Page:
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Wednesday, 23 May, 2001, 10:45 GMT 11:45 UK
Clinton: His role in Northern Ireland
Shortly before Bill Clinton left office, BBC News Online's Dominic Casciani examined his role in the peace process.
It's a mark of the people skills of President Bill Clinton that it took his visit to unite the people of Northern Ireland, no matter how briefly, in their tens of thousands on the streets of Belfast and Londonderry.
But few doubt the importance of the role that he played in helping to get Northern Ireland's divided community to sit down together with the common goal of consigning violence and inequality to the past.
President Clinton is now on his third visit to Dublin and Belfast - three visits more than any other serving US President has ever undertaken.
It's a commitment that has ranged from granting Sinn Fein president Gerry Adams a US visa in the belief that it would further peace, to admitting to being left "overwhelmed" following a meeting with victims of the Omagh bomb.
Although the peace process is by no means complete, the White House has regarded it as little short of a Clinton foreign policy triumph.
Origins of involvement
For years, any White House desire to get involved in Northern Ireland was tempered by the relationship with London.
During his White House campaign in 1992, the then Governor Clinton of Arkansas made a pledge to send a peace envoy, something that the majority of the politically influential Irish-American caucus had long sought.
The commitment risked infuriating London and following election, Clinton appeared to have dropped the pledge - appointing only an "economic envoy", Senator George Mitchell.
Coupled with the new US ambassador to Dublin, Jean Kennedy Smith, sister of Clinton's hero President John F Kennedy, the two appointments began a process that would see the US strengthen its involvement in the emerging peace process.
Treading a fine line
Clinton's approach to Northern Ireland appeared to mirror that of many of his domestic policies - appeal to all sides and seek consensus.
His second policy plank was to encourage US companies to bring much-needed economic investment to Northern Ireland.
But it was a fine line to follow. In 1994, President Clinton angered London, the US's closest ally, by granting a US visa to Gerry Adams.
Despite accusations of being soft on terrorism and opposition among some of his own people, Clinton saw it another way.
Only by including the republicans could they be encouraged to leave violence behind.
President Clinton's first visit to Northern Ireland came in November 1995, 15 months after the IRA announced its first cease-fire.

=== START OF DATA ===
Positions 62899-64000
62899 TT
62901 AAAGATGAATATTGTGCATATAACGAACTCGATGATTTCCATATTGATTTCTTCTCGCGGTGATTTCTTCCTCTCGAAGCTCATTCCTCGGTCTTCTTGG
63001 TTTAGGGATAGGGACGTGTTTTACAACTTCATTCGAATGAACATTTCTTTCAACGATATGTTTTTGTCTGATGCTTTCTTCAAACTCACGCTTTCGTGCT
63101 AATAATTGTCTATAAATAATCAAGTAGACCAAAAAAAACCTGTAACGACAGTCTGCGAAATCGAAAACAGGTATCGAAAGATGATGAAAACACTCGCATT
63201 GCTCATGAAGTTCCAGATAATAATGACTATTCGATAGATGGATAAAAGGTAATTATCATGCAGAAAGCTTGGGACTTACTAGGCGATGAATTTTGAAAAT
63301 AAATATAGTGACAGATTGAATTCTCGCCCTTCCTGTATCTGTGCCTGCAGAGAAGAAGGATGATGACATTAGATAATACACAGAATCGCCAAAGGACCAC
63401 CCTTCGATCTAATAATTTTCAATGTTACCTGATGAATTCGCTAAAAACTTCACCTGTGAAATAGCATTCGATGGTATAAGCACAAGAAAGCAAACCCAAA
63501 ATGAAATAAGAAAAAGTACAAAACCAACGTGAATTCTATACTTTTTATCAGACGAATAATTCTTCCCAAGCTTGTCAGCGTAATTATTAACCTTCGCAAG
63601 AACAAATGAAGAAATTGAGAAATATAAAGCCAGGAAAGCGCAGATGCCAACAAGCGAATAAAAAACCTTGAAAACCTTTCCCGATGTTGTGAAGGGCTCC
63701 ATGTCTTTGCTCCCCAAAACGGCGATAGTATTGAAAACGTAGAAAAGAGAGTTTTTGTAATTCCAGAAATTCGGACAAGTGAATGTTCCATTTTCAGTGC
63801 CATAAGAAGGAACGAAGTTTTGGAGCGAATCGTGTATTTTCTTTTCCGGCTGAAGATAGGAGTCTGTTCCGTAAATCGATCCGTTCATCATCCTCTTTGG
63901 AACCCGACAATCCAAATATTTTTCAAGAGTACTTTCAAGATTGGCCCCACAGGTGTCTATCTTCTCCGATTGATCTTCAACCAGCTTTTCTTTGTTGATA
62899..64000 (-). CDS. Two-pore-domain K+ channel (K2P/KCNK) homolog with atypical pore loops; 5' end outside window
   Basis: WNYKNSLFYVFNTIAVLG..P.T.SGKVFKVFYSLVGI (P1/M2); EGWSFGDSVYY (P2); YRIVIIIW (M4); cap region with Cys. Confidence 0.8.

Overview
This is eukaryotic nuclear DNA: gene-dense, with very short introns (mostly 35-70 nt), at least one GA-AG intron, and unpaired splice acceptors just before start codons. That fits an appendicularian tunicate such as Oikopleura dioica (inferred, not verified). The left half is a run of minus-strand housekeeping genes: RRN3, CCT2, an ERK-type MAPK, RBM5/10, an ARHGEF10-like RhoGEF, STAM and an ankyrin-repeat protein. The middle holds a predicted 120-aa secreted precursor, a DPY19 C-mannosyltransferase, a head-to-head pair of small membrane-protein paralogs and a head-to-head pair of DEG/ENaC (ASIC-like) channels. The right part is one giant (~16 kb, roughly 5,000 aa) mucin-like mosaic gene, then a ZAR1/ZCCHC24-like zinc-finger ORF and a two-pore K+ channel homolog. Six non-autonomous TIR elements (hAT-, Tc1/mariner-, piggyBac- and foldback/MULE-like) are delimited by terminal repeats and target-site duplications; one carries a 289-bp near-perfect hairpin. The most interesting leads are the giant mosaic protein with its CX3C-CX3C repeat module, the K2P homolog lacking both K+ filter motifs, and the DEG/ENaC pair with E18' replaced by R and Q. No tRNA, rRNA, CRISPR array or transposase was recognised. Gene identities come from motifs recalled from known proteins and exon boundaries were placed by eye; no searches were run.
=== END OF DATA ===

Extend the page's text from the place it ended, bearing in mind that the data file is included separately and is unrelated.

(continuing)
He was greeted by tens of thousands of people lining the streets.
After famously shaking hands with Gerry Adams on Belfast's Falls Road (the exact location now features in the official Belfast bus tour), he went on to receive a rapturous reception when he turned on the Christmas tree lights in Belfast city centre.
Clinton appeared to fire the imagination of many people in Northern Ireland, appearing both statesmanlike, non-partisan and folksy at the same time.
The Adams handshake may have drawn unionist criticism, but the president treated him no differently to the political representatives of the loyalist paramilitaries - he would back those he saw as leaving violence behind.
From talks to agreement
George Mitchell's subsequent appointment as the honest broker between all sides in the developing talks, the de facto peace envoy Clinton had promised in 1992, is regarded by many as the president's single most important foreign policy decision of his administration.
It not only provided a respected and impartial figure to chair talks, but it effectively guaranteed the White House's involvement in helping to find a political settlement in Northern Ireland, between the north and the south and Dublin and London.
Throughout the 1998 talks, there were frequent telephone calls from the Oval Office to the main players - culminating in a round of late-night contacts in the days leading up to the deadline.
Mr Clinton never saw his role as a guarantor of a deal - but it was certainly his intention to be an enabler, encouraging compromise and exerting pressure at the same time.
Mr Clinton's second visit to Northern Ireland, following the dissident republican bombing of Omagh, came as the president was facing increasing domestic pressures at home.
He appeared visibly moved following a meeting with some of those who survived the bombing - but stressed to all of Northern Ireland that it was "up to you" to find the solutions.
Difficult, sometimes wrenching decisions lie ahead but they must be made," he said. "The spirit of reconciliation must be rooted in all you do."
A question mark now hangs over future American policy.
No one expects the incoming administration to be as dedicated to the peace process as Clinton.
But there is a suggestion that Mr Clinton - soon to be an extremely young ex-president at the tender age of 54 - may want to take up some future role in furthering the peace process.
And while history may judge his presidency at home harshly, many in Northern Ireland would leap instantly to his defence.
Afterall, recent events may have been very different had President Clinton not turned on those Belfast Christmas tree lights in 1995.
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